Workers’ demonstration on anti-legislative oppression. After martial law, more than 300 labour union members were persecuted. Therefore, they organized this action to express their grievances towards the government.

1998.5.1

Dream of a new society-May 1 dream-accomplishing demonstration by employees. They asked for a holistic unemployment social security system, actualization of ‘the three laws,’a policy on anti-privitization, the endorsement of Bill of Vocational Accidence and monitoring on Labour Safety.

1999.5.01

Anti-unemployment demonstration by aboriginals. They also referred to labour insurance on unemployment.

2000.3.18

Democratic Progressive Party seized state power.

2000.5.1

The establishment of the ChineseFederation of Labour ROC

2000.9

Foreign priests Yuan Wen Xiong, PuShi Guang who had supported the right of migrant workers were not allowed into the country.

2001.7

The Workers’ Action Committee ledmembers of more than 10 labour unions to attend the Conference of Economoc Development co-organised by the government and the capitalists. They asked the government to set up cross-departmental working groups to deal with guarrels between workers and employers.

 

 

2001.7

Proposal of shortening working hours. The proposal of shorter working hours of 84 hours per weeks was passed in Council of Labour Affairs.

 

2001.7

Various labour union organizations and Intellectures got together to support the movement against Taiwan entrepreneur’s oppression towards Niagara spinning workers.

2002.3

The Chinese Federation of labour ROC supported the workers of Continental Carbon in America in resisting the oppression of Taiwan corporation HeXing.

      Source: Labour Front, Labour Rights Association, China Times, United Time, Coolloud: 1984-2000, Complementary information: Chung Hsiu Mei,2002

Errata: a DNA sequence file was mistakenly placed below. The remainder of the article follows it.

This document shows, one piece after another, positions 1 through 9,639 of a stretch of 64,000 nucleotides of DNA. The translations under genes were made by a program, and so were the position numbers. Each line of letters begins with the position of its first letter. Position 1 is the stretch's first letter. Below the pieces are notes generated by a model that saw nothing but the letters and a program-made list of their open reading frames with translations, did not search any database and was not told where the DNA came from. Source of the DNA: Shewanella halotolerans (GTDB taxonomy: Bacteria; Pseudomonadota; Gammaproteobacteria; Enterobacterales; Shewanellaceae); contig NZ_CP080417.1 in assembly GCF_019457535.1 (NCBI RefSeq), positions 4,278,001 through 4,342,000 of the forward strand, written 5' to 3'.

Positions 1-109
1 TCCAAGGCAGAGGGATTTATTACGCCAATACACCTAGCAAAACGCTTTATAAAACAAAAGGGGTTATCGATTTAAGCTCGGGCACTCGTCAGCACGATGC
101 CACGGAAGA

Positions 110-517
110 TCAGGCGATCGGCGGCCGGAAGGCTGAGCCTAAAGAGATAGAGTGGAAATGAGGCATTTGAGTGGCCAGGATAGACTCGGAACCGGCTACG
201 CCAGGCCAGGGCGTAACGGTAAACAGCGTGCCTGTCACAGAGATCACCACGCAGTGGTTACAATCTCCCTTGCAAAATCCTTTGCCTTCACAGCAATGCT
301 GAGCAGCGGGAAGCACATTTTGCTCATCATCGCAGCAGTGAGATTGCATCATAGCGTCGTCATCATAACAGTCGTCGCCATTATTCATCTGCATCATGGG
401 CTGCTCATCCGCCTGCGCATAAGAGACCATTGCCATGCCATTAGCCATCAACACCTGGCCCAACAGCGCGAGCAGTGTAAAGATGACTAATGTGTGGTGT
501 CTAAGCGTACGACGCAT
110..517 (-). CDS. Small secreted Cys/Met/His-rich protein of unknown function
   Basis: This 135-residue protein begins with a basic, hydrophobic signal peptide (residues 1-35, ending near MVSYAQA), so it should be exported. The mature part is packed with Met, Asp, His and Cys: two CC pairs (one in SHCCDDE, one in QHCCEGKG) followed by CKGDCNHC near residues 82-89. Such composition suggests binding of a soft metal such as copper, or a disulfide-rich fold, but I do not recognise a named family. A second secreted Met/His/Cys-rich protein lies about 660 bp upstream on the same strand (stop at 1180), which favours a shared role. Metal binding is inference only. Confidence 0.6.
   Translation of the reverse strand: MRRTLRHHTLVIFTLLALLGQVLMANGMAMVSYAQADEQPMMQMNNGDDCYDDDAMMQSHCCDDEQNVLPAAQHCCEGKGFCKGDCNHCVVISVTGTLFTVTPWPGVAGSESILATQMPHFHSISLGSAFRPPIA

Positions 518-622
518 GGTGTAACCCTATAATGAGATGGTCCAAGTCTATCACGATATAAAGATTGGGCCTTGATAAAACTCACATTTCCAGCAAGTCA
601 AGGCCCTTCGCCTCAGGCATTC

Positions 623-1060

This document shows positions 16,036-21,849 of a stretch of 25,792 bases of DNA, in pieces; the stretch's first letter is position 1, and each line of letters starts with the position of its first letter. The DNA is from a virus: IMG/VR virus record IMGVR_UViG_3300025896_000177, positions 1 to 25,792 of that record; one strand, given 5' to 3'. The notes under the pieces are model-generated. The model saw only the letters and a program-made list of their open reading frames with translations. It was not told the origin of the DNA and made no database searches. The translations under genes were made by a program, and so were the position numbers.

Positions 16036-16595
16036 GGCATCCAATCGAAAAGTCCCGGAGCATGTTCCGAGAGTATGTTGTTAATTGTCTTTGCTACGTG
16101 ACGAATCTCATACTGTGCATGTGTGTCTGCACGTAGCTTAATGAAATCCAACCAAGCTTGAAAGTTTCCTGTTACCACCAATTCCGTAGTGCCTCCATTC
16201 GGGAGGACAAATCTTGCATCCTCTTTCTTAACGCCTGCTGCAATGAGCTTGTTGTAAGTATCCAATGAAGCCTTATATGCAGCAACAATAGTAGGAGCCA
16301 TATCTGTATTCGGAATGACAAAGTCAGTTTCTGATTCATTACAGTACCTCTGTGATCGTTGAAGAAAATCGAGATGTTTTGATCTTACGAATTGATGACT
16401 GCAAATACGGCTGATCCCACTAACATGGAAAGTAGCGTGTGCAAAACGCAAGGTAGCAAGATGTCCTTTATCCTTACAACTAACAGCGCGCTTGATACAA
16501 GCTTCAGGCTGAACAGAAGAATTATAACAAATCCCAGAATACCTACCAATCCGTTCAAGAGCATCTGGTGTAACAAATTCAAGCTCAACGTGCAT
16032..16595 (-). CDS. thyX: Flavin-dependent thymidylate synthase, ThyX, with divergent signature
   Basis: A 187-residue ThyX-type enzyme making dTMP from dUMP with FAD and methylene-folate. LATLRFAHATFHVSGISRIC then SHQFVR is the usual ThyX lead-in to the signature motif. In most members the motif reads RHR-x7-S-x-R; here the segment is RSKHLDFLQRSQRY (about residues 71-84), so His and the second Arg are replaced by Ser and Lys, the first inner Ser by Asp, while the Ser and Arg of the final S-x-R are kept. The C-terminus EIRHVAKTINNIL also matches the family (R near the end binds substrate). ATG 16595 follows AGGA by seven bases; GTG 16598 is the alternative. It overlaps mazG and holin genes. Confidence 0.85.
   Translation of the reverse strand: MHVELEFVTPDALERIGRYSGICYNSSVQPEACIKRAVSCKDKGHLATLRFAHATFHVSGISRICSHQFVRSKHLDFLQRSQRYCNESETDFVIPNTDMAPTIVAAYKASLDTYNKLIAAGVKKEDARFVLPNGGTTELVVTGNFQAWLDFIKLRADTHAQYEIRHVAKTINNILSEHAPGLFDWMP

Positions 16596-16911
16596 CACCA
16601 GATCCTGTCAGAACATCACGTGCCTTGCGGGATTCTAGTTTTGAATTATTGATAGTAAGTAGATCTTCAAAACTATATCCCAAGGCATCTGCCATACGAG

Small Farmers and Peasant Movement

   Seven mass protests of Taiwanese farmers occurred from 1987 to 1988 demanding a wider transparency of agricultural policies that were dominated by the KMT regime. There were two organizations mobilized in these actions. The Farmers’ Right Association presented a more radical agenda such as the policy of an autonomous agriculture that promoted farmers’ bargaining power and intervened in the market mechanism.

  The Farmers’ Right Association mobilized farmers against the import of American fruits and meats that affected Taiwanese peasants survival as well. The organization built many branches around the island.

  On the other hand, the Farmers’ Right Assembly also mobilized farmers to contest the statist agricultural policies. In fact, it preferred more commodification in dealing with land and market. Unquestionably, the Farmers’ Right Assembly was consistent with the agendas of the Democratic Progressive Party for accumulation of its political capital. For instance, they stimulated the 520 Riot, which was a shift of the Taiwanese farmers’ movements. There were 130 farmers and activists arrested and the movement, therefore, blocked until in 2002.

  The short period of the Taiwanese farmers’ movements had contradictions within the movements in regards with their different political attitude. In conclusion, the movement hardly defines as a farmers’ autonomous movement. It was imposed a complicated situation that created by elites and activists had a competition for seizing the power.